Babies don’t care how much you spend on them
Do you really need that sunflower-shaped bath or those baby knee-pads?
How many babies do you know who can walk?
Having just delivered my third baby, you would think I’d have learned the first immutable law of parenthood: babies really don’t care how much you spend on them. Children’s future happiness does not depend on whether their first babygro was made in a cottage in Tahiti using cotton spun from freshly harvested angels’ wings or came from Tesco’s value range.
We all make expensive mistakes in the first, heady rush of new parenthood. By the time the next child comes along, you are expected to have grasped a few essential truths: nappy wipe warmers are a nonsense, and a parent’s saliva does as good a job as any anti-bacterial detergent. But given that I recently found myself spending €40 on two muslin cloths, it seems some of us still have things to learn.
Which brings me to the second law of parenthood: just because something exists does not mean you have to buy it.
UK consumer body Which? recently came up with the 10 most useless baby products – including baby bouncers, manual breast pumps and fabric slings – but it missed some of the more spectacular ways to waste money on your newborn. Here are 15 other products no parent really needs:
1 An intelligent baby monitor. No, not even the ones equipped with data encryption (presumably in case the CIA decides to eavesdrop on your baby sleeping) or a humidity sensor. Whether you need a baby monitor at all is up to you, but you definitely don’t need one that is better equipped than a US military helicopter.
2 The Baby Sound Cry Baby Analyzer app. It claims to interpret the various reasons your baby is crying. All you have to do is stand over the tiny, screaming infant, waving your phone, until the screen reads “bored”, “hungry”, “stressed” or “wondering what my parents are doing playing with their phone when they could just pick me up”. Great for bonding, then.
3 Anti-bacterial wipes. I went through so many of these during the early weeks of my first child’s life, I briefly considered taking out shares in Milton. I’ve since discovered that all the research suggests I should have been sending her out to play in the dirt.
4 Real clothes. For at least the first six months, there’s no point dressing them in anything other than a babygro. Miniature versions of what a hipster teen would wear are especially ridiculous on a small, scrunched-up person.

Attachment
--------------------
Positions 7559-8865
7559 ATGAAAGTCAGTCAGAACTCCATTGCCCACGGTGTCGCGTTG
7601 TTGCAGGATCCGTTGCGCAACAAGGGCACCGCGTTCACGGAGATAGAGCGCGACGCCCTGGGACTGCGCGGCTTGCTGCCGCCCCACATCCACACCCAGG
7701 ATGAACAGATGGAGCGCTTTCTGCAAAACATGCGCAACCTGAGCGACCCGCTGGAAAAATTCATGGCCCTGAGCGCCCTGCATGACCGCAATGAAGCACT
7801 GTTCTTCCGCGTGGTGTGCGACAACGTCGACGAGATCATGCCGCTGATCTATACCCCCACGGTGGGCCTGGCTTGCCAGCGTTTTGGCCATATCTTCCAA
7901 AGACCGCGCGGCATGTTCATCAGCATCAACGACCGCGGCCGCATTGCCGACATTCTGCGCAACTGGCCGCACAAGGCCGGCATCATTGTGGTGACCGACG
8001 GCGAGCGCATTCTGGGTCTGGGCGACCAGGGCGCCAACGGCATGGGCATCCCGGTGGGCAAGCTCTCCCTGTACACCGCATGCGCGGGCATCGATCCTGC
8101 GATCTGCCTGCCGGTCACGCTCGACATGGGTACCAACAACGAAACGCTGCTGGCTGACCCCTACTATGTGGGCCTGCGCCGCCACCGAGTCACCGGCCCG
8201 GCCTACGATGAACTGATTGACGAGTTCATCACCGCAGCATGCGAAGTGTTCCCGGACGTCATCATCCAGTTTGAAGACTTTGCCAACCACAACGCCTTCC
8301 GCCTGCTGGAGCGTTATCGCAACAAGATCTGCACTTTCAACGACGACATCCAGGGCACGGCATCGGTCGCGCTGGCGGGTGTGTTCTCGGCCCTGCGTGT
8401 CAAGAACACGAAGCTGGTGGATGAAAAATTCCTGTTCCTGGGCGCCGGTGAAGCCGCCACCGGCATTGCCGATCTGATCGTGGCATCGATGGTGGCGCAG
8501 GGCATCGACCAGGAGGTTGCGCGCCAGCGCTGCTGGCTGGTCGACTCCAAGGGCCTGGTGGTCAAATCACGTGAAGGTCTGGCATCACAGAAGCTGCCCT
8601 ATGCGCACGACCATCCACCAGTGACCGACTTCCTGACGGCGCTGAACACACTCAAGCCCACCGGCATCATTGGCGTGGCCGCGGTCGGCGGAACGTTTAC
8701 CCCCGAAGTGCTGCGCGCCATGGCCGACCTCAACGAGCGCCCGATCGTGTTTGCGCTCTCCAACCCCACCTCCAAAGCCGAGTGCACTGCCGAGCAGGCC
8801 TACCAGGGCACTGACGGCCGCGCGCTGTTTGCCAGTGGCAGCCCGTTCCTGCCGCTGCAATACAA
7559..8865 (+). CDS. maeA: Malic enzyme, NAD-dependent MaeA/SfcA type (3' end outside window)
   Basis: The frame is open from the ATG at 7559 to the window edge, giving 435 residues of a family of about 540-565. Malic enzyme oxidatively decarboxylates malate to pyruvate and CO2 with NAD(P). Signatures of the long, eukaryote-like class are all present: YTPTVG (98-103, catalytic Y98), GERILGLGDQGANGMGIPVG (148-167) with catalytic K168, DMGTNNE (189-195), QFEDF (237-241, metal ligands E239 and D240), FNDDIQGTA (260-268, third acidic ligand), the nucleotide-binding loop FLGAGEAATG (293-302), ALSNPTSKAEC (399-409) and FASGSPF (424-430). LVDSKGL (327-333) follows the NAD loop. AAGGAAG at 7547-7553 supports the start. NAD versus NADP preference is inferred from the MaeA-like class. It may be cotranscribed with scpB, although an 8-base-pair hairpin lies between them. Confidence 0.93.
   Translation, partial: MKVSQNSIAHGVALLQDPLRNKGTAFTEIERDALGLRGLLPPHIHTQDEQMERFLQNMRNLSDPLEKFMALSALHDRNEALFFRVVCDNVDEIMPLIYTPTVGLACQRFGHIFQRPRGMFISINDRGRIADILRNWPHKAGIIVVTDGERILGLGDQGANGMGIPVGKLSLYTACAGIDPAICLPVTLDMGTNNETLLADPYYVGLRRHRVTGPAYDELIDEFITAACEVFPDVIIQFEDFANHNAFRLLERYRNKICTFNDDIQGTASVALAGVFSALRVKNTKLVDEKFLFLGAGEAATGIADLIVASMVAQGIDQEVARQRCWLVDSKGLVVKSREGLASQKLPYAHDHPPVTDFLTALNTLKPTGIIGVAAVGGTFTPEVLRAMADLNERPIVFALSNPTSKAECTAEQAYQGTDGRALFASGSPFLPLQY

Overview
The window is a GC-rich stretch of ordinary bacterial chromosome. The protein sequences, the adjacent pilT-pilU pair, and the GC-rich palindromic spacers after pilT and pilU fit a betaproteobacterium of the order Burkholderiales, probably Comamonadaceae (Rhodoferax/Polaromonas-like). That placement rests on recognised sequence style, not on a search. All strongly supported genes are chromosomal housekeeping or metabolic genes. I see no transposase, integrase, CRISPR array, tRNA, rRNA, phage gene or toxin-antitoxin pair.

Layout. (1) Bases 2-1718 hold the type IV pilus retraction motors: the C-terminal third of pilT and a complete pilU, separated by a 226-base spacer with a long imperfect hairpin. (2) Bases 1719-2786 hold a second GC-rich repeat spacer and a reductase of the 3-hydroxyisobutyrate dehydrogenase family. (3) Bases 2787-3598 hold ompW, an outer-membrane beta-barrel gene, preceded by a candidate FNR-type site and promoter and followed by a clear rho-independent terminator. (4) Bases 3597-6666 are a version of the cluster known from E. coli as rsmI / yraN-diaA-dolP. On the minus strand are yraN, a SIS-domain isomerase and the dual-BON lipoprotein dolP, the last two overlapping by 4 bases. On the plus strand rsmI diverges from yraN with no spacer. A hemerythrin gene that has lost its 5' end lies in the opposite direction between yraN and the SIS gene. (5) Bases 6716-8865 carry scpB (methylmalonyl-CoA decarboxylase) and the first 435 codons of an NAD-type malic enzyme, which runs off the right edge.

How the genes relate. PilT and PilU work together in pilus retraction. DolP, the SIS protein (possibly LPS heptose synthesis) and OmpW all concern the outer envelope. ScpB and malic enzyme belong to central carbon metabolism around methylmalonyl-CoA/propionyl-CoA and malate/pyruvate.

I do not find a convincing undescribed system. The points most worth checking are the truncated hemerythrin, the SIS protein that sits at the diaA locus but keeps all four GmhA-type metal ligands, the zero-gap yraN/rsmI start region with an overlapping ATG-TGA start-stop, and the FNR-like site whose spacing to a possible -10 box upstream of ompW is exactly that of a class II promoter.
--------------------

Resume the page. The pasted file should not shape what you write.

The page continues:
5 Cot bumpers. The American Academy of Paediatrics warns that, not only do cot bumpers not protect from injuries, “they carry a potential risk of suffocation, strangulation or entrapment”.
6 Baby shoes. How many babies do you know who can walk?
7 Baby hairbrushes. See above.
8 Bottle warmers. A kettle or microwave is just as quick, and less likely to accidentally maim you.
9 Pre-sterilised bottle liners. These are disposable plastic liners – a bit like bin bags – that you insert into the baby’s bottle before adding milk, so you don’t have to sterilise it between uses. If you’re really that anxious to avoid sterilising, use the dishwasher.
10 Baby knee pads. To protect the baby from “needless injury” when crawling, and to ensure a “seamless glide” across the floor. Unless they like rollerblading, don’t bother.
11 Elaborate baby baths. I recently came across one shaped like a flower and made of soft, plush fabric. You say: “But who doesn’t want to wash their baby in a giant sunflower?” I say: “After every use, it needs to go in the washing machine – and, of course, more laundry is just what every new parent needs.”
12 Baby toiletries. Babies don’t really need anything but plain water and a slick of Sudocrem.
13 Baby cologne. Because the newborn baby smell is so offensive?
14 Toys that claim to help baby sleep. There are a variety of these on the market, from cuddly seahorses to bears that play womb sounds. But unless it’s a battery-operated parent willing to rock, sing, pat or breastfeed as necessary, it’s probably a waste of money.
15 The Peepee Teepee. A disposable miniature tent you put over your baby son’s penis if you (a) don’t want him to urinate on you during nappy changes, and (b) can afford to pay for the subsequent lifetime of therapy he will need.
This is Jennifer O’Connell's final column before she goes on leave. She will return in September